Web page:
Name: Student Right of Refusal for Animal Dissection
Bill Number: SB 188/HB 206
As part of its
CHOICE (Compassionate Humane Options in Classroom Education) initiative, NAVS
continues to reach out to legislators in states that do not currently have a
statewide law or policy in place that guarantees students in grades K-12 the
right to use an alternative instead of dissecting an animal in the
In Maryland, this is the fourth year that Sen. Ronald Young
has introduced legislation to give all students in Maryland the right to opt
out of dissection. Del. Karen Lewis Young has introduced the same legislation
in the Assembly, so that both chambers will vote on the same bill.
In the past, this same legislation failed in both chambers,
largely because the State Board of Superintendents has claimed that all of
Maryland’s school districts ensured a student’s right to choose a dissection
alternative. Yet NAVS’ research, including individually requesting records from
each county board of education, has revealed that county policies are
inconsistent and under-inclusive. In many instances, counties actually have no
policy in place.
A statewide law is needed to ensure at all K-12 students
have a choice not to dissect.
Your advocacy is
essential in passing this legislation in 2019. Please ask your friends, family
members—and especially your children—to write or call your state legislators to
tell them you support this effort.
Call to Actions:
If you take action and have not already registered, you will receive periodic updates and communications from National Anti-Vivisection Society.
Please support giving students a choice about dissection throughout the state
Dear [Decision Maker],
I am writing to ask your support of SB 188/HB 206, which will give students the right to opt out of participation in or observation of a dissection activity in the classroom. This legislation would also require teachers to provide an educationally appropriate alternative. The necessity for a student choice law in Maryland is clear, despite claims that all county boards of education already provide alternatives for students who want to use them. While some county boards or schools already have policies in place, that is not the case throughout the state, and the policies are not always the same. A 2016 survey of county policies on dissection revealed inconsistencies, and Public Information Act requests filed in 2017 showed a wild range of policies. In many cases, they showed that there was no policy at all for offering students a choice. Even in counties that do have policies, advanced courses, such as AP Biology and Anatomy, do not allow students to opt out of animal dissection, even though dissection is not required under the AP curriculum.Advancements in computer software now make it possible for schools to respect each student's ethical, moral or religious position regarding the humane treatment of animals without sacrificing learning objectives. There are many educationally excellent alternatives to dissection available online and through free loan programs. The ready availability of these free or low-cost alternatives means there is little cost to a school--or to the state--in implementing a student choice policy. In addition, the cost of communication has dropped significantly as a large majority of information is shared within schools and with parents and students through electronic means. Policies and guidelines are already posted online, and notices of an upcoming dissection exercise can certainly be sent through student and parent portals with very little or no additional cost.A recent article published in the journal "The American Biology Teacher," showed that a majority of teachers have an interest in using alternatives, and over a third of biology students preferred the use of alternatives over animal specimens. In a recent "Newsweek" article, published on November 21, 2017, the cruelty to the animals used for dissection is exposed, highlighting another reason why schools should move away from dissecting animals in the classroom. Please do not make students choose between their moral convictions and the study of science. Vote "yes" to ensure that all K-12 students in Maryland have access to alternatives and can exercise their informed consent to request them instead of participating in animal dissection in the classroom.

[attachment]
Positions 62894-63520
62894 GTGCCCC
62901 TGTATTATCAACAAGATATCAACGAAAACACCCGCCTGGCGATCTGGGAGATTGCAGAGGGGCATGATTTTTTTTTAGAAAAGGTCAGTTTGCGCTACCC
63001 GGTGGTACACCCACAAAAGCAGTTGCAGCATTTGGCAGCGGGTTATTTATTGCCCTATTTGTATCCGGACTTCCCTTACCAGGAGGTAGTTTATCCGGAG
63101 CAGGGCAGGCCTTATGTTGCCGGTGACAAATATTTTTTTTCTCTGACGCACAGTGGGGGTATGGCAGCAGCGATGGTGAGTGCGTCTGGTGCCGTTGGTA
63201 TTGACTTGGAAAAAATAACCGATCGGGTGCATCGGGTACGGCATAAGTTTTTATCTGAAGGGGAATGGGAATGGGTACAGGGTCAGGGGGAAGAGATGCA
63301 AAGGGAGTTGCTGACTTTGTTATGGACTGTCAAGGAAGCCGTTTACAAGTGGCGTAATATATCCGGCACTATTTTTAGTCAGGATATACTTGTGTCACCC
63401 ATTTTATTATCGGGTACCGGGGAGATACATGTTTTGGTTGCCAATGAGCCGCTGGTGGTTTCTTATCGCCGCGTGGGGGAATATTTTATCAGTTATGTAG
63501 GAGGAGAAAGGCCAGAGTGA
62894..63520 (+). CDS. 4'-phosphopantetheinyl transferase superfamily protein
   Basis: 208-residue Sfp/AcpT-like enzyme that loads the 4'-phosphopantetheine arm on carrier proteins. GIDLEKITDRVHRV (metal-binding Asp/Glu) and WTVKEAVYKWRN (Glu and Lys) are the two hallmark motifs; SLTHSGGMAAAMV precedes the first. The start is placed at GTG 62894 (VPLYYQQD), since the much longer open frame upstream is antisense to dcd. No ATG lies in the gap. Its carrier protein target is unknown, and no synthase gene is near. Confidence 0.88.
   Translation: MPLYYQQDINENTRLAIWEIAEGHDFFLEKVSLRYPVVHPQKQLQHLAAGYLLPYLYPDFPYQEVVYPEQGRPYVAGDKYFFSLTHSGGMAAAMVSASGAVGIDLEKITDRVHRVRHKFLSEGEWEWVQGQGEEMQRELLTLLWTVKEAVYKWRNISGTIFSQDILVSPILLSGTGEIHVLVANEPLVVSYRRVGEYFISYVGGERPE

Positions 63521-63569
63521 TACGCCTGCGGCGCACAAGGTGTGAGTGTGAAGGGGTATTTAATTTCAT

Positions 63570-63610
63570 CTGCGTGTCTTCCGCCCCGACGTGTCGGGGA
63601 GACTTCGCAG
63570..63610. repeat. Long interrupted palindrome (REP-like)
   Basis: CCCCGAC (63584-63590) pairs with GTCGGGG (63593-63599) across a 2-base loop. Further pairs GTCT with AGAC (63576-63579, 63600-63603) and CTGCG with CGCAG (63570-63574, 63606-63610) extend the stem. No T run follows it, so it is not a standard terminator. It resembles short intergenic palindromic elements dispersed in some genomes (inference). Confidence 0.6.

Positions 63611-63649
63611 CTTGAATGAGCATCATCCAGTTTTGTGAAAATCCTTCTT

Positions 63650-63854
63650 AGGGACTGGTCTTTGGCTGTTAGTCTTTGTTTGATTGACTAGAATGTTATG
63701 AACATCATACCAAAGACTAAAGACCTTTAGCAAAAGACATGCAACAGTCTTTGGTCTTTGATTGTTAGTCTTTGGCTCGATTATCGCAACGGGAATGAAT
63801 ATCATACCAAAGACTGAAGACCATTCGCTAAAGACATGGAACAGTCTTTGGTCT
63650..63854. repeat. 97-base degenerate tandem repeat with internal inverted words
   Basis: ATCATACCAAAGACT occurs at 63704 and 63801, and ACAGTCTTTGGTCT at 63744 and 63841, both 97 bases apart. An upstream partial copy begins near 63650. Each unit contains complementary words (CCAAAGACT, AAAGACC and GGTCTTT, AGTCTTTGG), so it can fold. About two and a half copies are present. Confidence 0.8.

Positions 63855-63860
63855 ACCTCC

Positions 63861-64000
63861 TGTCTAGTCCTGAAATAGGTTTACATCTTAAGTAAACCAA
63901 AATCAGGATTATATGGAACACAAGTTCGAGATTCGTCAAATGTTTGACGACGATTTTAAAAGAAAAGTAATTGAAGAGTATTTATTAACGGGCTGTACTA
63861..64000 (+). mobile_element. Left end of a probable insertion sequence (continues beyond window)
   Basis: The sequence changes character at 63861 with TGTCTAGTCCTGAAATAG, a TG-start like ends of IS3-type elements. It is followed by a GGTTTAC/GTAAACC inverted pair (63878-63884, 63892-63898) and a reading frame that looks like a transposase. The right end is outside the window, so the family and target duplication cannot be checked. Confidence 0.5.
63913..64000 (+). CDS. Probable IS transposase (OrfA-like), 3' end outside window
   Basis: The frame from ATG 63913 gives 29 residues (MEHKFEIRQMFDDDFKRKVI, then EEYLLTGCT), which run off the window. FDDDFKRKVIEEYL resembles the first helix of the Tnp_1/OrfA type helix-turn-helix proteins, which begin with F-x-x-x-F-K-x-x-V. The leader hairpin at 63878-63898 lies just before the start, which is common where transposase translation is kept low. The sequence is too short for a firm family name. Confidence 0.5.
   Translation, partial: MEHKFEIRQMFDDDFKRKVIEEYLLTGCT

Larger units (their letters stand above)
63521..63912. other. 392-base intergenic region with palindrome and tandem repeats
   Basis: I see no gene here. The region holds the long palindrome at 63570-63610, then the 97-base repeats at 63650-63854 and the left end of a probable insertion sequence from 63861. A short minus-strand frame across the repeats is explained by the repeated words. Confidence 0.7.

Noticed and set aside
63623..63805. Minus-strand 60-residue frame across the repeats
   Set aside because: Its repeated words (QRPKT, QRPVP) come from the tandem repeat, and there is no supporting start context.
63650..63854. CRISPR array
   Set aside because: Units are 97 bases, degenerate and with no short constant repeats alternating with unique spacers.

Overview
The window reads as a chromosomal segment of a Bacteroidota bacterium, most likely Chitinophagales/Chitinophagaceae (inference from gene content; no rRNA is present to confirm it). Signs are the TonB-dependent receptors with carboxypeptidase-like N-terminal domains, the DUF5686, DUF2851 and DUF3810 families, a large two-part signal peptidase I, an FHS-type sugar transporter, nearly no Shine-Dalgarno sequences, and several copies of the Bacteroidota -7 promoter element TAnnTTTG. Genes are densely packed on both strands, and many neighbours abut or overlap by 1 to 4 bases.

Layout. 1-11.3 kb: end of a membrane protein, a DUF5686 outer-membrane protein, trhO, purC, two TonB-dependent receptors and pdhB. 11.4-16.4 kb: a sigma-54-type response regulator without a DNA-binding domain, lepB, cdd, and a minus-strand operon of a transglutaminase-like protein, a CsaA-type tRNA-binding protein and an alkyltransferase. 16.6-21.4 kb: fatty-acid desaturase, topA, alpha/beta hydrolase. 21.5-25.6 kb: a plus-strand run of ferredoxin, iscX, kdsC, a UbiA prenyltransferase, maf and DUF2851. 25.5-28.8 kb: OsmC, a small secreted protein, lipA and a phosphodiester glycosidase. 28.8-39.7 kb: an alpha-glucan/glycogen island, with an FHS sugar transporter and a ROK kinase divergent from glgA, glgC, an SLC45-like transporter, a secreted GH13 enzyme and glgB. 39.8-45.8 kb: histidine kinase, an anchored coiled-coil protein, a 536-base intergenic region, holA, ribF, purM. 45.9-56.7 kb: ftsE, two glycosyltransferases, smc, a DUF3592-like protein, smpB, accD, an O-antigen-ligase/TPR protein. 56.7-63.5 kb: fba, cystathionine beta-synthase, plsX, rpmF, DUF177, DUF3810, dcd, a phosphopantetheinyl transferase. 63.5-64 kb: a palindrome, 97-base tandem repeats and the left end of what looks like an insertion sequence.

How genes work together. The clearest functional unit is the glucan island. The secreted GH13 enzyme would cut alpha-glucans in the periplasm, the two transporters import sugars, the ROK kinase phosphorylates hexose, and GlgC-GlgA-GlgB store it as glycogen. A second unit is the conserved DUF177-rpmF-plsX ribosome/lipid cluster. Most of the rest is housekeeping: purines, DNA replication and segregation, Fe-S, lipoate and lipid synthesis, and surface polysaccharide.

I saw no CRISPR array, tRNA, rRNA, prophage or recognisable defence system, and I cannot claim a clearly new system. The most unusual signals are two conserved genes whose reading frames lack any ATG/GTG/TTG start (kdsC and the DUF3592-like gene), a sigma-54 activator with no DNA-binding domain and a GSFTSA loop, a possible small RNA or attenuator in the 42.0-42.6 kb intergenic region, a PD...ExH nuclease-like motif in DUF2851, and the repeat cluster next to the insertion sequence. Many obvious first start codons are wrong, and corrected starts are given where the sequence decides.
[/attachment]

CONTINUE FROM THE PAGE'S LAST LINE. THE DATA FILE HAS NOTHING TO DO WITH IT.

Sincerely,[Your Name] [Your Address] [City, State ZIP]